Crucial Reasons Why You Need to Send Rejection Letters

Writing rejection letters for some may be a taxing job for most people, especially those from the Human Resources department who deals with a mountain of job applications on the daily. But even with that fact, sending rejection letters is as important as sending acceptance letters. Sending one is not just a matter of “respect begets respect,” but the reasons can be more crucial than that.

It Does Favors to People: Put yourself in the shoes of people who are hoping to get accepted only to find out after a call of inquiry that their application was not a success. If they hadn’t called, they would never know about what happened to their application, and they will keep on hoping. Sure, writing rejection letters can also be as frustrating as receiving one, but writing one can do them a great favor. You allow them to proceed on with another opportunity available for them to grab. It Tells Something About Your Company: The power of mouth is influential. Miss out on doing the right thing, and it can already affect the image of your company. For instance, you failed to send a job rejection letter to an applicant who waited quite a long time for your feedback. The applicant might have already discussed his or her unfavorable experience with relatives and friends and strongly advised them not to apply for your company or let alone buy your products or avail of your services. The simple act of sending a rejection letter can go a long way that even if you have denied their application, you still ended strong with a good impression.It Enables People to Receive Necessary Feedback: Who does not want necessary feedback? Whether it is positive or negative, anyone can make use of feedback to either enhance or improve one’s current performance. Rejection letters can be a source of both kinds of feedback, and you deprive an applicant a chance to grow and improve if you miss out sending a rejection letter that lays out the ways on how the applicant can increase his or her chances the next time around.It Protects Your Company from Liabilities: The Equal Employment Opportunity Commission (EEOC) has federal laws that cover applicants coming from the various protected classes such as race, nationality, age, physical or mental disabilities, sexual orientation, and so on. If you miss the chance of sending a rejection letter to any of your applicants who belong to protected classes, there is a possibility that others will assume that you are discriminating against them since they are under these protected groups. With the help of a rejection letter, you can indicate that their rejection has nothing to do with them being a part of a protected group.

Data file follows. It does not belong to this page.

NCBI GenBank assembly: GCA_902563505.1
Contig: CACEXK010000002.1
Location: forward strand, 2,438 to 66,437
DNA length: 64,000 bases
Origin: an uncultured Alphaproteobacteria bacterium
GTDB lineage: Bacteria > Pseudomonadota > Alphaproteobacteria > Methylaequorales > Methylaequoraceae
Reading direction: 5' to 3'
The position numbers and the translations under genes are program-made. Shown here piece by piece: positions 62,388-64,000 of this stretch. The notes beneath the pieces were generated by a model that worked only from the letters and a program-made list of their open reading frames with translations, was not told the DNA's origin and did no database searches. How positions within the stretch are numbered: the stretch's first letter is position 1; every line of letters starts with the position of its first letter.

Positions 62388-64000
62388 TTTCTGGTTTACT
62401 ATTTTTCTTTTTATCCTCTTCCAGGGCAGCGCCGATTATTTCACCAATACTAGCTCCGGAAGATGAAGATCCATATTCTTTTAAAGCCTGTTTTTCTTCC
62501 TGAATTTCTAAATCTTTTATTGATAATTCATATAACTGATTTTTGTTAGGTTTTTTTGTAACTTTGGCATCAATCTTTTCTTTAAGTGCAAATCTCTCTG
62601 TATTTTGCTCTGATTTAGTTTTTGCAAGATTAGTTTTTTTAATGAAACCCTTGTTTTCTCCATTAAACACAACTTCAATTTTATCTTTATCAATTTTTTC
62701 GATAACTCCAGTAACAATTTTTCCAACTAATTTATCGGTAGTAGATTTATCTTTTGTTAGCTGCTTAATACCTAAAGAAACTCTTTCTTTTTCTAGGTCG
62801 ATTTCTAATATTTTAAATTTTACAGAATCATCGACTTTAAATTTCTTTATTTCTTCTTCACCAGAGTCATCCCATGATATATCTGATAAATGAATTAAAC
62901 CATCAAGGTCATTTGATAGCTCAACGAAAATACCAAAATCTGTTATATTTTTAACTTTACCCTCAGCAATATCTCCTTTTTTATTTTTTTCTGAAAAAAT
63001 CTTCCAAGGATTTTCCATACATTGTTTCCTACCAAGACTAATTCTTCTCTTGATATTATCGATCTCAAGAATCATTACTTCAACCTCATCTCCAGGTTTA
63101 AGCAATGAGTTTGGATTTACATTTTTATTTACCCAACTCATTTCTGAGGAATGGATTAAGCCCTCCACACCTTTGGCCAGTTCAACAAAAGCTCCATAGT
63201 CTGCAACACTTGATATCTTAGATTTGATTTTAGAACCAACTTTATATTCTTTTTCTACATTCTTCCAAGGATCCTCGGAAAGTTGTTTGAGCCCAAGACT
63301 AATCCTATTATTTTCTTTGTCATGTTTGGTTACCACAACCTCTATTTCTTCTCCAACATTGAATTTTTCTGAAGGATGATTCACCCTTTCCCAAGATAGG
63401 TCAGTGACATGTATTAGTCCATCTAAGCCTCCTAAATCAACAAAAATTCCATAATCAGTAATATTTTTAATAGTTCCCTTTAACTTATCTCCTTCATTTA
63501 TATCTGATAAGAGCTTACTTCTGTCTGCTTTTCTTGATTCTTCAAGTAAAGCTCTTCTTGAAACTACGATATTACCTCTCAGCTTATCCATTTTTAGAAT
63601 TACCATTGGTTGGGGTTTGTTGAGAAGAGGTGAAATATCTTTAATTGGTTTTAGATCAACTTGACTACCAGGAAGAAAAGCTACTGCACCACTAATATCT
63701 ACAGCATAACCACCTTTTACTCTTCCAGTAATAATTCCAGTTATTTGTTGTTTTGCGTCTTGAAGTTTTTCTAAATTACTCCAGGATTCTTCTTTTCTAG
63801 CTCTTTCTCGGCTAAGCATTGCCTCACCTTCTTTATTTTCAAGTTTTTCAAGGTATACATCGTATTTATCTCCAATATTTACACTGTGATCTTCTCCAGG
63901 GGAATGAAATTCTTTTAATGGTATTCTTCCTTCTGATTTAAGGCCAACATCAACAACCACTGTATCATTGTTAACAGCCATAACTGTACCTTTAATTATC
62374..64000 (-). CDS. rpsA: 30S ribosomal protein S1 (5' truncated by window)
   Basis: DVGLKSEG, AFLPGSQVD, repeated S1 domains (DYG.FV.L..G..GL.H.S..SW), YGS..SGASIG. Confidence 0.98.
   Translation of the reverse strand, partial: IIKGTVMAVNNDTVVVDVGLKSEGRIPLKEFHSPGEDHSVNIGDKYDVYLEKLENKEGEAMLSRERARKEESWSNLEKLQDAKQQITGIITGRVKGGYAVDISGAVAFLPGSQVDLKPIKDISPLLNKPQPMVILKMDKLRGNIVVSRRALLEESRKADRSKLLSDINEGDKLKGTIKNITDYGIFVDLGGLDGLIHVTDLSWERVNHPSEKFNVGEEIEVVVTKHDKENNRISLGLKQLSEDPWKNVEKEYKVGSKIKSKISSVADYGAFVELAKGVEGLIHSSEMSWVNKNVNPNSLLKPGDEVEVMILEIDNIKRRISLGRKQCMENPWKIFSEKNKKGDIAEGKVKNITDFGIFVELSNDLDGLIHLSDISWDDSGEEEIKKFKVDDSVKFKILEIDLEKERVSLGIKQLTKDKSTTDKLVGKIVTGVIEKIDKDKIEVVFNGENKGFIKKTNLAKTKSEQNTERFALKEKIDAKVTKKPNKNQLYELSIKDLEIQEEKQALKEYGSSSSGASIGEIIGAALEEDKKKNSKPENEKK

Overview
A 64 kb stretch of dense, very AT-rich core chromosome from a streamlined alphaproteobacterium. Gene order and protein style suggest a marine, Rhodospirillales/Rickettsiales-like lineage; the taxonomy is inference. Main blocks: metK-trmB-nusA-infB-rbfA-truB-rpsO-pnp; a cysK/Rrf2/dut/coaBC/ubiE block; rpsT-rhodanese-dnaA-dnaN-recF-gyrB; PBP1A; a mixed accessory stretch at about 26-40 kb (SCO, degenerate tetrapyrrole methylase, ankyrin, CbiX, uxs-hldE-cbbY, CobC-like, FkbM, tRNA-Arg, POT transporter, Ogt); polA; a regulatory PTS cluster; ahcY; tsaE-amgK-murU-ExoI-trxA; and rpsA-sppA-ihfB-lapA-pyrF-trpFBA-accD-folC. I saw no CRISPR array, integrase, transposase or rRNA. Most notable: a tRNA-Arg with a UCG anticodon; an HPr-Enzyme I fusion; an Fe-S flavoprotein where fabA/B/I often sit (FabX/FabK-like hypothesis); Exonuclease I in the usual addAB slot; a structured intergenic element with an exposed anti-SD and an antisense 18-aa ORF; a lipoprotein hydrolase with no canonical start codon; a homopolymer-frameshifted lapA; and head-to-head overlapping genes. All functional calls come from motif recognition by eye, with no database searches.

How Do You Write a Rejection Letter?

As mentioned, writing rejection letters is not some rocket science that will rack one’s brains out. But if writing a rejection letter is part of your job, it is your responsibility to successfully write a letter that successfully relays your intended message to your intended audience. Receiving rejection letters is already tricky. Do not make it even more difficult by writing a letter with poorly written content. Thus, you can make use of the following simple guidelines that will help you come up with a well-written rejection letter that recipients won’t find difficult reading and understanding.

Step 1: Be Direct to the Point

Do you know that rejection letters can be a form of good news, too? It is good news, which means the recipient is being redirected to a path they were meant to be in (but you don’t have to say this to them explicitly). That is why it crucial to be straightforward when it comes to writing a rejection letter. You don’t have to bother with composing too many long and rambling sentences that will only give the impression that you are defensive with your decision. A good rejection letter should straight up say that you have considered things, but unfortunately, you didn’t see it working out for you. Otherwise, you are only giving the person a chance to make an argument with your decisions.

Step 2: Express Gratitude

While it is highly encouraged to write directly to the point, a rejection letter that starts with gratitude will liven up the inherently heavy and overwhelming nature of rejection letters. Expressing gratitude should be your priority upon writing a rejection letter. When you express your gratitude, you may say thank you for making an effort to know your company or even in the act of taking an interest in them. You are already rejecting them, and the last thing you can do is to discourage them and deny them of gratitude and acknowledgment. Even if you are not writing a friendly letter, expressing gratitude in your rejection letter will make recipients feel less frustrated.

Step 3: Say a Simple Apologetic Statement

A simple statement that represents your sympathy regarding the situation at hand can already suffice to appease the letter recipients. You don’t have to say sorry profusely throughout the content of your letter, as this could induce self-pity feelings at the end of the recipient. Sure, no one is really at fault, but it’s common courtesy to apologize to someone, especially after denying them something.


No one wants a rejection letter, but even if rejection letters are both difficult to receive and write, it is an important communication effort that many can benefit from. When tasked to write one, do your best to be as tact as possible. You may also make use of the ready-made rejection letter templates and examples uploaded in this article to help you to start writing a rejection letter if you still find it challenging to write one.